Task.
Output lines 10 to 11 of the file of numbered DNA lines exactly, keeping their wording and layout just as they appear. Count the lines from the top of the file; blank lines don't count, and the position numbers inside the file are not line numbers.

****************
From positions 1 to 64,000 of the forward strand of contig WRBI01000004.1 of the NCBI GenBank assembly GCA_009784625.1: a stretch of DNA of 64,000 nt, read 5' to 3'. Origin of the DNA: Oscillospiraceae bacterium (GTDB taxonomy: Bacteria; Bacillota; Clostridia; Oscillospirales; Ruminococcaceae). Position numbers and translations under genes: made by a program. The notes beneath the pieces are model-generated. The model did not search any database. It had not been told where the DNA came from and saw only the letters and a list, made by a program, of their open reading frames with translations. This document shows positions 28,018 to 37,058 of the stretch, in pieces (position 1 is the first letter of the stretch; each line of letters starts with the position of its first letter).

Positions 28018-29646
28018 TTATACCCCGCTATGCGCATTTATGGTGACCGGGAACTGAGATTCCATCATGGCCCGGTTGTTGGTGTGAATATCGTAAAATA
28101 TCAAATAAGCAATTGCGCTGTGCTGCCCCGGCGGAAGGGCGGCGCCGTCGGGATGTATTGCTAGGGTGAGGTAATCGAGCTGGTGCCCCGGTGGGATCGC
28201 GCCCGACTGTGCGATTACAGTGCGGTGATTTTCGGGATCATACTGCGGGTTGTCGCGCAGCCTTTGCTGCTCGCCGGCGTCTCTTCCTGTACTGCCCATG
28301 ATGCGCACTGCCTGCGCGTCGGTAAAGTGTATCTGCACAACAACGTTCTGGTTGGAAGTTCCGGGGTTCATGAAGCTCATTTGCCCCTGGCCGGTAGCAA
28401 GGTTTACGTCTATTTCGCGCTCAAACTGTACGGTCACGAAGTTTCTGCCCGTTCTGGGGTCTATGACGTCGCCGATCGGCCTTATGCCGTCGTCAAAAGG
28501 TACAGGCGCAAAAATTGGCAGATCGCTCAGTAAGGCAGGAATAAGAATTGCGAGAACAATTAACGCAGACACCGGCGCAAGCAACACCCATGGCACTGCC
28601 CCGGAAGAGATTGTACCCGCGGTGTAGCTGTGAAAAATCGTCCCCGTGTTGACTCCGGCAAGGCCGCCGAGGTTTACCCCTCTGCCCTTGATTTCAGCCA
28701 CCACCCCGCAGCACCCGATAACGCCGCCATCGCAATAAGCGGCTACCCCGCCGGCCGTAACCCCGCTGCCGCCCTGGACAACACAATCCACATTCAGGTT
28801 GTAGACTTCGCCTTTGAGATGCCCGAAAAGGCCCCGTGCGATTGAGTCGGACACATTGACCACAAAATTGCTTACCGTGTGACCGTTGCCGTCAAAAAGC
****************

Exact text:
28701 CCACCCCGCAGCACCCGATAACGCCGCCATCGCAATAAGCGGCTACCCCGCCGGCCGTAACCCCGCTGCCGCCCTGGACAACACAATCCACATTCAGGTT
28801 GTAGACTTCGCCTTTGAGATGCCCGAAAAGGCCCCGTGCGATTGAGTCGGACACATTGACCACAAAATTGCTTACCGTGTGACCGTTGCCGTCAAAAAGC